Wednesday, April 30, 2014

Area Transportation Commission to Prioritize Lottery-Funded Projects Thursday

Tomorrow, Thursday the 1st, the Mid-Willamette Valley Area Commission on Transportation meets to make final recommendations for lottery funding under the ConnectOregon V program.

The Commission looks to finalize recommendations from among the 11 candidate projects in the region all competing statewide for $42 million in lottery-backed funding. (For previous notes on ConnectOregon and some of the projects, see here. There are way more applications than funds, and most projects will not be funded.)

Preliminary voting for ConnectOregon V projects
(click to make legible)
In the preliminary voting, the top ranked application is for a truck and rail hub connection in Dallas. The second ranked one is Cherriot's South Salem Transit Center.  The Kroc Center path is in the middle at five, and the Bike Pods of Oregon is near the end at nine, having got only a single vote - but don't feel bad; two projects attracted no votes!

Also interesting in the minutes of last month's meeting was conversation about poor conditions on the Center Street Bridge. The irony is perhaps lost on some: We have money to plan a shiny new future bridge, but not enough to maintain our existing one.

$7 million on the SRC could have funded the pavement.
MWACT meets at 3:30pm on Thursday the 1st at 100 High St. SE, Suite 200 above Bar Andaluz and the former La Capitale.

New Federal Transportation Authorization (mini-round-up)

The League of American Bicyclists has a brief analysis of the proposed federal transportation bill. Also Streetsblog. Apparently there's also some talk about increasing flexibility on tolling. There will be more to say!

Tuesday, April 29, 2014

Learn about Grant Neighborhood Architecture and History on Thursday

When you're walking or riding around Salem there's always a neat or odd or interesting old house.

What's this old house sandwiched between Evergreen Church
and some new construction? (via Streetview)
A talk on Thursday will shed light on some of them! May 1st retired architectural historian Thomas Hubka will be giving an informal talk about house styles and "vernacular architecture" in the Grant neighborhood.

Around town, once you're outside of the historic districts, which have their own house-by-house documentation, sometimes in Salem helpfully scraped up on sites like waymarking, and not looking at the houses that are individually listed on the National Register, there's not a lot of useful information.  One helpful resource is Virginia Green's "Discover" blog, which information has a lot of the "local landmarks" (deemed slightly lesser than the national listings) and other older homes.  Not about Salem, but very helpful for styles and dating is the pamphlet, Everyday Houses: A Guide to Springfield’s Most Popular House Types, 1880-1980 (big pdf).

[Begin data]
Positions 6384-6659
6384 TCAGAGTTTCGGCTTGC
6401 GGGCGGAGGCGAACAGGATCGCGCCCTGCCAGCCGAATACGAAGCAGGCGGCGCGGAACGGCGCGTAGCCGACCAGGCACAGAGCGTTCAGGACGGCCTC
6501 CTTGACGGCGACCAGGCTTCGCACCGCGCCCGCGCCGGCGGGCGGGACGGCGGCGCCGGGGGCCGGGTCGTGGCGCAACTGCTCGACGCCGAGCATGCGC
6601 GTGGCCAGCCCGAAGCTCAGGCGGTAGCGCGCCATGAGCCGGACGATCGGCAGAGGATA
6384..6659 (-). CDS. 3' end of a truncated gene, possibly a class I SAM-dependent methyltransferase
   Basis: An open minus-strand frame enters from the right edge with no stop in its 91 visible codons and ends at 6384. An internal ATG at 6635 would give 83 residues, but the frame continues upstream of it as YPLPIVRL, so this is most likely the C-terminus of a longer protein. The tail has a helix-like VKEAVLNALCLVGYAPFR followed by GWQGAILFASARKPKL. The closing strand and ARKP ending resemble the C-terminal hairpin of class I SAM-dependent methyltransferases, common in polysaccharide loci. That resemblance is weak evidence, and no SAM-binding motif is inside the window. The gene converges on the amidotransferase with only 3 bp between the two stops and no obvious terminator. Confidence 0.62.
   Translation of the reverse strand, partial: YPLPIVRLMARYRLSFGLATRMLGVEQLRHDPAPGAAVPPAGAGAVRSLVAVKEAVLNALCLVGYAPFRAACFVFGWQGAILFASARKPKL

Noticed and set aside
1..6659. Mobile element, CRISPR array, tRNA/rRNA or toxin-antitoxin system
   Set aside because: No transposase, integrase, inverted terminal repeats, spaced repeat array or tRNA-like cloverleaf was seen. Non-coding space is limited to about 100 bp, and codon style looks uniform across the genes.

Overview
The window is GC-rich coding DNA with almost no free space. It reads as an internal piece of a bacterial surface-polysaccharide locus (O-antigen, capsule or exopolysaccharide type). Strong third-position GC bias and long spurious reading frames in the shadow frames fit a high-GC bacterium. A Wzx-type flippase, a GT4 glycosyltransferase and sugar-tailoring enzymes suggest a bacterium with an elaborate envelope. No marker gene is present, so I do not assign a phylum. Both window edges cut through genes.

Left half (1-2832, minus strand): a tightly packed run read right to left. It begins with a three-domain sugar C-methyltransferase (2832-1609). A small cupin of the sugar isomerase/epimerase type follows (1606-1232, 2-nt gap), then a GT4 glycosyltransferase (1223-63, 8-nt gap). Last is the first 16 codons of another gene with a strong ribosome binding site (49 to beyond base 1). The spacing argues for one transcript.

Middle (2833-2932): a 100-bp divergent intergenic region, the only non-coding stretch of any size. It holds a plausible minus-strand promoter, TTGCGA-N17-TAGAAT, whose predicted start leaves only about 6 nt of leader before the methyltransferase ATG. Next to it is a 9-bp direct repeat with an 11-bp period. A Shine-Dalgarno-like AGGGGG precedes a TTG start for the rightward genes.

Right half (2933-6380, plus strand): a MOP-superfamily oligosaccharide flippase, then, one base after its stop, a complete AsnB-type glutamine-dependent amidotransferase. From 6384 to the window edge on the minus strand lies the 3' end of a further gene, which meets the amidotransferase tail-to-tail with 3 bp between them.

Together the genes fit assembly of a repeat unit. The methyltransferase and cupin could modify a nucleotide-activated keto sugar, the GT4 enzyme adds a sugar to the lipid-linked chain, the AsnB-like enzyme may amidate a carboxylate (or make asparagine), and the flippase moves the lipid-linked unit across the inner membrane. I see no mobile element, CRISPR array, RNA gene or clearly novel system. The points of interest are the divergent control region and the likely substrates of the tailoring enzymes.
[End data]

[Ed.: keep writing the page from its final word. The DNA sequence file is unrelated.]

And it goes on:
Style Cluster in "Everyday Houses" - Cross-Wing center top row
Put together in 2008, "Everyday Houses" was a student project under the direction of Hubka while he was Distinguished Visiting Professor at University of Oregon. It's great for a vocabulary to describe the architectural styles of the homes, both grand and humble, we see around town. It also helps with naming and analyzing some of the detailing.

Hubka's now retired and lives in Portland. And he's visiting more around the valley.

Monday, April 28, 2014

Strava Heat Map shows Popular Salem Routes

Earlier this month I saw a heat map for a larger urban place - maybe Portland? - and I didn't investigate further, thinking it was a hacked-together datamap from a larger tech community.

Turns out it's from all over!

A reader this morning sent a link to the Salem view. Strava has aggregated data from their users - so we're talking relatively serious and affluent road cyclists here - to show the most popular bike routes. I don't know how many are from Salem, but this gives you a starting point for actual use.

It is interesting to see, for example, how much the path on the Center Street Bridge is used - even with the Union St RR Bridge close by.  The connections are more direct in some directions, and it's not surprising to see this group using it a lot. Keubler and Cordon get a good bit of use because they're the only connecting roads out there. It's funny to see people with Stravas biking in Minto Park (and to it via the "secret" RR trail) - probably some runners are in this data set too? Or maybe that's a measure of people with fancy bike gear who nevertheless don't like traffic.  Conclusions from the map should probably be tentative.

What stands out to you when you click through and check it out?

Sunday, April 27, 2014

City Council, April 28th - Capital Improvement Plan Tables and Charts